Do your heirs know how much they stand to inherit from you? Have you ever received an unexpected inheritance? Many clients debate how they should notify their heirs of the amount and extent of the expected inheritance. On April 22, 2013, the Wall Street Journal published an aptly-titled article “The Inheritance Conversation. Ugh.” Many fear the inheritance topic and avoid the subject just as they avoid adequate estate planning. However, there are practical steps you can take to assure that your heirs are prepared for the receipt of assets and property.
Most recognize the importance of preparing and disclosing information about inheritance to their heirs, yet few take the time properly prepare their heirs. Children should not receive much financial information until they reach their 20s. While certain teenagers may be precocious and able to comprehend the value of a dollar, clients must be cautious to avoid undermining their work ethic. Simply telling children how much they stand to inherit can weaken the determination of even the most capable individuals.
Importantly, children of wealthy parents will not learn financial management by osmosis. Parents must take an active role in educating and informing their children about financial planning and management. Several advisors recommend a mentorship whereby the heirs are given an opportunity to manage a smaller portion of the assets. As the heirs gain in knowledge and ability the children or others can be given more knowledge of the family’s wealth.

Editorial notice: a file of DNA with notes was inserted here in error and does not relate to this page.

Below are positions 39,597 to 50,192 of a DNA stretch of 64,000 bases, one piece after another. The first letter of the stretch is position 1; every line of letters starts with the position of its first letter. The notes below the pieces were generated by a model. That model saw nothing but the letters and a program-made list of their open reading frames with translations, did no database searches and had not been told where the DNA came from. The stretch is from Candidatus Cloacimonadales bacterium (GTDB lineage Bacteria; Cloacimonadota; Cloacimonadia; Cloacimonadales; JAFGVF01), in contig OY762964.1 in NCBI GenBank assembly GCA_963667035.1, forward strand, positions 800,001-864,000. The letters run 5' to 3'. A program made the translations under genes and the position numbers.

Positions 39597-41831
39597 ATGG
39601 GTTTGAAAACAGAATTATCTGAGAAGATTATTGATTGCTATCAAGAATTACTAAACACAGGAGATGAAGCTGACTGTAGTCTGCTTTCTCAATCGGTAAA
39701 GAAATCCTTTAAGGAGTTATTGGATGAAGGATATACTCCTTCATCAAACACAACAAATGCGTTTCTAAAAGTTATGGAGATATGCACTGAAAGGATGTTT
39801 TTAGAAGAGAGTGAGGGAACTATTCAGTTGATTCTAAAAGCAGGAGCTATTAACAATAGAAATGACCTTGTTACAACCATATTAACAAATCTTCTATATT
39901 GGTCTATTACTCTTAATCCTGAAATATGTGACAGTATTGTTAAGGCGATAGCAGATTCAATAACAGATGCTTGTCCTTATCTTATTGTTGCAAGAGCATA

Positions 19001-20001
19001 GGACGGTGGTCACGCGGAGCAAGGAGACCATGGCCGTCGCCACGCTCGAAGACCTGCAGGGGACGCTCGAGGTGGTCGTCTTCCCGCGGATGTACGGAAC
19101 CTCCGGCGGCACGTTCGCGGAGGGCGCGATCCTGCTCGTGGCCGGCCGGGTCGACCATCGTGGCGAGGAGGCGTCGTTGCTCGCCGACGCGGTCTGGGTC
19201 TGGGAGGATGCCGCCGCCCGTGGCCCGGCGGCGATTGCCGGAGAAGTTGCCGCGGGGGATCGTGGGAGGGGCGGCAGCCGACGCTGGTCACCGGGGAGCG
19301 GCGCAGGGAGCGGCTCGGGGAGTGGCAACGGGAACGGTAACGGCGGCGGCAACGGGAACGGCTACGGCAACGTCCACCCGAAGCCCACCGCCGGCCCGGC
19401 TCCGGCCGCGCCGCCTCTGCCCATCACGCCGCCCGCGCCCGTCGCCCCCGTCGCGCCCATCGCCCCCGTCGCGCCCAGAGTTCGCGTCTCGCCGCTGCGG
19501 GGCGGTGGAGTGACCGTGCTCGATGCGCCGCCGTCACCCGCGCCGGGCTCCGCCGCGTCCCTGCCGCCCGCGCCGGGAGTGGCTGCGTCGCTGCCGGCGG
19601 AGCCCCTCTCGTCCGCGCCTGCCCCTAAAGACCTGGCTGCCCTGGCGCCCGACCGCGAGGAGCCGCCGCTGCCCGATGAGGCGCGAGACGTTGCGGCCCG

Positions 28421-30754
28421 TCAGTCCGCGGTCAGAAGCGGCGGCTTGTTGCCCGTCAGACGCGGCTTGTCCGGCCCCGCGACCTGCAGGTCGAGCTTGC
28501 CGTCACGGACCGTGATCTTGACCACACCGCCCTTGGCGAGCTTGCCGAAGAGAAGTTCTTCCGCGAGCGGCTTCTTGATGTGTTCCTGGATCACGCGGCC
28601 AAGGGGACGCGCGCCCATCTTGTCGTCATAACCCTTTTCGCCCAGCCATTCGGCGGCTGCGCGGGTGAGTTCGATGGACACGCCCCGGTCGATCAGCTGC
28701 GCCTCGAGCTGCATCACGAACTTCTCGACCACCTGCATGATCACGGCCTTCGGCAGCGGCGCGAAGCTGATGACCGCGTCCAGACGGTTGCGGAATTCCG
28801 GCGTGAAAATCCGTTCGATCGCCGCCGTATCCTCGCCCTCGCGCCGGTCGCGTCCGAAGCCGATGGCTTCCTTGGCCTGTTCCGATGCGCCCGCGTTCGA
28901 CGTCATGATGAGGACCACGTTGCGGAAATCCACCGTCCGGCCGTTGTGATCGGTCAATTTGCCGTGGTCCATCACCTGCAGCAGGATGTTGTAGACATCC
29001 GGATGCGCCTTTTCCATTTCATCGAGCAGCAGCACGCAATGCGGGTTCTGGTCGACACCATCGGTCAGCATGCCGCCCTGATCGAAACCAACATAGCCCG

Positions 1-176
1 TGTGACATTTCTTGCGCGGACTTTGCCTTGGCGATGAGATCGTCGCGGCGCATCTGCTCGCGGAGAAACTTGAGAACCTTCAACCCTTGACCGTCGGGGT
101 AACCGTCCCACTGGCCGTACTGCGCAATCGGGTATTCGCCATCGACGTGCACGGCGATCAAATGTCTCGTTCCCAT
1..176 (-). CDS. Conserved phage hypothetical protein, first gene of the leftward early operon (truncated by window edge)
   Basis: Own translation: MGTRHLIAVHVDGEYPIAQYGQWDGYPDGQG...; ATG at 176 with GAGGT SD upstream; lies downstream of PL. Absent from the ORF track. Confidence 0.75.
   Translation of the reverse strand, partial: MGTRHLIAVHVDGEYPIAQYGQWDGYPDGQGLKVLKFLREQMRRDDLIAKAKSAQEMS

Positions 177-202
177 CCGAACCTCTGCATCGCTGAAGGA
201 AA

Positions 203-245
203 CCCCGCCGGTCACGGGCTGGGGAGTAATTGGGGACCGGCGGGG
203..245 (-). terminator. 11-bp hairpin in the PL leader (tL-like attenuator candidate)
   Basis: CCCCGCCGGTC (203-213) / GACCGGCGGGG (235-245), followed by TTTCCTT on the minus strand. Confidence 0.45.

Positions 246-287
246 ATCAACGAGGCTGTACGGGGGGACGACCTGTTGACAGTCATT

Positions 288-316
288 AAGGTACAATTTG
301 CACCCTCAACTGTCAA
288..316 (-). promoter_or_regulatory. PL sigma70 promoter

One crucial element is requiring heirs to secure and maintain jobs. With their earnings, the heirs can be instructed on the importance of saving and sharing their assets. Most successful wealth transfers occur where children have learned the value of work and wages earned.
I continually remind clients that their best laid plans can be undone by unexpected health concerns or other financial catastrophes (see the most recent recession). For those who have a revocable living trust, I urge them to remind their children that the children’s shares are not fixed and can be altered. No one should expect or rely upon a set amount of money or assets passing to them.
Simply start with a basic conversation with family members and other heirs. Avoiding this topic can cause confusion, mistrust and leave heirs unprepared to manage the family’s wealth. For those who need assistance in this process, our office is experienced in wealth transfer planning.
Jason C. Morris, Esq. will present a three-hour continuing legal education seminar on asset protection planning. The seminar, “Nevada: the Premier Asset Protection Jurisdiction,” will be held at the Bruce Thompson Federal Courthouse, 400 S. Virginia Street, Reno, NV 89501 on Thursday, March 21, 2013 from 1:00 p.m. to 4:15 p.m. The seminar is sponsored by the Washoe County Bar Association and qualifies for 3 hours of continuing legal education credit.
Recently, a Probate and Property magazine article listed Nevada as the premier domestic jurisdiction for asset protection trusts. In the November/December 2012 issue, Barry Engel, founding principal of the Denver, Colorado firm of Engel & Raiman PC, was interviewed on “Asset Protection Developments.” Mr. Engel co-authored the 1989 amendment to the Cook Islands International Trust Act. Mr. Engel complimented Nevada by stating:
In terms of domestic jurisdictions, we have used Nevada over the years more than any other state. We like it for the protective legislation is has on the books, the quality of trustees available, its proactive attitude and approach toward domestic asset protection law, and how it seems to strive to make what it has even all the better.